As emissions fall, air quality around the world is skyrocketing. The climate consequences of the coronavirus pandemic go even further.PHOTOGRAPH: NARAYAN MAHARJAN/GETTY IMAGES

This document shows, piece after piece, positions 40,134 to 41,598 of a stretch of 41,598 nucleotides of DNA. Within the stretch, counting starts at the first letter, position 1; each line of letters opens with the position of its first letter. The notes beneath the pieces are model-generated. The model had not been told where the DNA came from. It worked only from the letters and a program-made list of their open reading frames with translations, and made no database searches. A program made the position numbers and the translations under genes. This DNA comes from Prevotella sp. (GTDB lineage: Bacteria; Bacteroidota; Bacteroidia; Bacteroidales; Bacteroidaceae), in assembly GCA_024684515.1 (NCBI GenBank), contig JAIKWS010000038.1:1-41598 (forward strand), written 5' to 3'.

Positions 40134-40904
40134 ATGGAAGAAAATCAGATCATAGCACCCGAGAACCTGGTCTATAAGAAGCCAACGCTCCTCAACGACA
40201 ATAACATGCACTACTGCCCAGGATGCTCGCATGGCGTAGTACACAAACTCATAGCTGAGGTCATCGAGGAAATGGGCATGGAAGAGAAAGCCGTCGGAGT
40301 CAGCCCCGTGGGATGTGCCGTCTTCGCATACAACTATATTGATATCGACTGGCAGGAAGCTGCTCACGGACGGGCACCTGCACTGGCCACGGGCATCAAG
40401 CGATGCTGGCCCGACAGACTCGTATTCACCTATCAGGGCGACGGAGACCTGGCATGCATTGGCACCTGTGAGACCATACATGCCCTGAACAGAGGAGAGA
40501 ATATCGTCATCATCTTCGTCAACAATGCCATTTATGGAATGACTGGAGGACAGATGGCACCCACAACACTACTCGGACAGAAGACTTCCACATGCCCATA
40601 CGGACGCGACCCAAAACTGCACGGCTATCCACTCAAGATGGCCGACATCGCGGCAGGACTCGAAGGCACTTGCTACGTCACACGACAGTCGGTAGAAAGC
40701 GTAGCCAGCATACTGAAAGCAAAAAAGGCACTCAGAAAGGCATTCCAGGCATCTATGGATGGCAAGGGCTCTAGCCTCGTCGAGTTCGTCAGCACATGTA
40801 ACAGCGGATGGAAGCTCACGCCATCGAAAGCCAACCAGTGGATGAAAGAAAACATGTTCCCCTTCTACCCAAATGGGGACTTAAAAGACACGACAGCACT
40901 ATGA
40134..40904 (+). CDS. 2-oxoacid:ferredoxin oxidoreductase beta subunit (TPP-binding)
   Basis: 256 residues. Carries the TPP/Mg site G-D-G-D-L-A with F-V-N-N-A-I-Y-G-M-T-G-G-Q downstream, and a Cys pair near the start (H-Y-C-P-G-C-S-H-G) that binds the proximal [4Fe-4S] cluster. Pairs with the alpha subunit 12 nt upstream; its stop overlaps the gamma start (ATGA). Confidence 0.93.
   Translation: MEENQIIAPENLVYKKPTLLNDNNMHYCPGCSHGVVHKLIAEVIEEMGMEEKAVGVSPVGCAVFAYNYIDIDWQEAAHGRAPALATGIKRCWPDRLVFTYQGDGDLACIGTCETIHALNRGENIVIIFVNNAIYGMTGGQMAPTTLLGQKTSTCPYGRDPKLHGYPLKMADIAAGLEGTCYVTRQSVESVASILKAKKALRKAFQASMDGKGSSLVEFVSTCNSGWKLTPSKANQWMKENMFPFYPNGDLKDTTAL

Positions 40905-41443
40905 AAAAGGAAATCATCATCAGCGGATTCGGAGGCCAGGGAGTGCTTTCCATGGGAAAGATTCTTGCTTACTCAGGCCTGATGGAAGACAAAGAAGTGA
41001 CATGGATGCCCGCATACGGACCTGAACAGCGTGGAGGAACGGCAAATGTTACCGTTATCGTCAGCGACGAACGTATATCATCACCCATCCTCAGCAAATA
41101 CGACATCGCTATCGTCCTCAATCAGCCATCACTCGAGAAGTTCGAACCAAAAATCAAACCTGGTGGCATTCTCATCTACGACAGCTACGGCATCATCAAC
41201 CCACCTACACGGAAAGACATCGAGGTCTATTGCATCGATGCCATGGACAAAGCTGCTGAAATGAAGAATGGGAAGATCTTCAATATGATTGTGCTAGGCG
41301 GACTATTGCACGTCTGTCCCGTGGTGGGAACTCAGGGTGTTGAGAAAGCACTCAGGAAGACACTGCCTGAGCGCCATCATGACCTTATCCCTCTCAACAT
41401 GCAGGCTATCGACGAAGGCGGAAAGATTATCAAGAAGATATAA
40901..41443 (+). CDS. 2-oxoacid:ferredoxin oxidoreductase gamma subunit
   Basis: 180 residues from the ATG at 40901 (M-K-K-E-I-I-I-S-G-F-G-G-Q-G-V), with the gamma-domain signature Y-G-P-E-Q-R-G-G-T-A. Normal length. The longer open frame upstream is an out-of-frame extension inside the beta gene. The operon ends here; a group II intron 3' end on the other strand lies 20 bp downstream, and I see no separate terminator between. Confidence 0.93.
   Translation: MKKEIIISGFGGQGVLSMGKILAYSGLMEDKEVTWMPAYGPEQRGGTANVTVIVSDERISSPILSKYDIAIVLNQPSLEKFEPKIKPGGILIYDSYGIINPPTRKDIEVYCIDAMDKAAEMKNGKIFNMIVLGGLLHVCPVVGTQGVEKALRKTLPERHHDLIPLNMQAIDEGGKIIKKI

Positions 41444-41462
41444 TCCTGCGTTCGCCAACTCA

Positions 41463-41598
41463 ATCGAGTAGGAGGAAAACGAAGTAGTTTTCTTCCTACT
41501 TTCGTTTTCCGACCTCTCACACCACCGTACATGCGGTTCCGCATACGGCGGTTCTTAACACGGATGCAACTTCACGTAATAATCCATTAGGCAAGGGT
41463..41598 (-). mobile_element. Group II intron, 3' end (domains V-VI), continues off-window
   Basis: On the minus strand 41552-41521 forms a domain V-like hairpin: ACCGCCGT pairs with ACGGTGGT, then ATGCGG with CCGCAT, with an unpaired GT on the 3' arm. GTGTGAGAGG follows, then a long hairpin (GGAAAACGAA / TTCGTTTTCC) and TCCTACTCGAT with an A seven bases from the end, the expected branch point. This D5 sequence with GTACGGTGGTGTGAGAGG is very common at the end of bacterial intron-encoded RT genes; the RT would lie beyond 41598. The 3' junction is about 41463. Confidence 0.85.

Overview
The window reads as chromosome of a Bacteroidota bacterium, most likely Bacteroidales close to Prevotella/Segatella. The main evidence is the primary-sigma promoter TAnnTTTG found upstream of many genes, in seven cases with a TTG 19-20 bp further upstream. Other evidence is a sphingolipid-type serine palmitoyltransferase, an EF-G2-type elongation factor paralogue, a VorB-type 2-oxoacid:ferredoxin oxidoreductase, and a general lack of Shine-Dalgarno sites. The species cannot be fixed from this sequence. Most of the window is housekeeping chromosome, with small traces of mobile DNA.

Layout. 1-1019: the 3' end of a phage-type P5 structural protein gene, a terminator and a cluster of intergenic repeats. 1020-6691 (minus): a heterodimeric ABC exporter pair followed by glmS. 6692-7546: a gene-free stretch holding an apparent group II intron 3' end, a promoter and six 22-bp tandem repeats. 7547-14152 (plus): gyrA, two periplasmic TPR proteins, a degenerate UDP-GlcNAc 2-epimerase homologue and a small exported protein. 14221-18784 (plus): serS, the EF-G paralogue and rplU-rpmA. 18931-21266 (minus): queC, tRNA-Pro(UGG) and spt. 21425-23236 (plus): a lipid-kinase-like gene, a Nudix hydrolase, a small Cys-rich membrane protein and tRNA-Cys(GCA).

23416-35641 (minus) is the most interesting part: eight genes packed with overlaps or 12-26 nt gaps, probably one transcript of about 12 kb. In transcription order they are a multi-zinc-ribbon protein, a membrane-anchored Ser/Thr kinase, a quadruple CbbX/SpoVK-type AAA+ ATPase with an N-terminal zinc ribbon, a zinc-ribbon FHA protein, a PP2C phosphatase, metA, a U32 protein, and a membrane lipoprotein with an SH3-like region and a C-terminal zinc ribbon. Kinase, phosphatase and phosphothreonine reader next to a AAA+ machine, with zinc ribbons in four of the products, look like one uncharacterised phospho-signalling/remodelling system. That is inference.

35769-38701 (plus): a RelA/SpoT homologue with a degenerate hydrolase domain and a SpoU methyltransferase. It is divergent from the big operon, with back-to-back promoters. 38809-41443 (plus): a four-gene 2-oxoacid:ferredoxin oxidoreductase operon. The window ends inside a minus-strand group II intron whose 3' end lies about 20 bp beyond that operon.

How Is the Coronavirus Pandemic Affecting Climate Change? Sure, emissions have fallen. But a closer look at how the global crisis is influencing the environment reveals some surprising dynamics. In early April it’d been estimated that globally this year, emissions could fall by 5.5 percent from 2019 levels. That figure may seem low, given that fewer cars are on roads and industries have stalled, but with context, it’s stunning. Until now, emissions have been reliably increasing by a few percent year after year. “Broadly speaking, the only real times we’ve seen large emission reductions globally in the past few decades is during major recessions,” said Hausfather, the director of climate and energy at the Breakthrough Institute, which advocates for climate action. The amount of gasoline supplied in the US fell by 50 percent over the two-week period ending April 3. Interestingly, the amount of diesel supplied has remained fairly stable. That’s probably due to it being more of commercial fuel, used for the semi-trucks that are still making deliveries while the rest of us keep our cars in the garage. Carbon monoxide emissions in New York City, mostly coming from vehicles, fell by 50 percent. With that will come a dramatic improvement in public health, and at just the right time.  New research from the Harvard T.H. Chan School of Public Health has shown that air pollution is associated with higher Covid-19 death rates. They found that even small increases in long-term exposure to the pollutants leads to significantly higher mortality. That makes sense, since this is a disease that attacks the lungs. In March, researchers at the University of Washington and Goethe University Frankfurt published a study that quantified one of the stranger consequences of air pollution: It can actually bounce the sun’s energy back into space, thus helping cool the planet. Specifically, they looked at a phenomenon called cloud brightening, in which the particulate sulfate pollution that cargo ships spew makes its way into clouds. The sulfate particles attract water vapor, making a cloud brighter, and therefore better able to reflect sunlight – Wired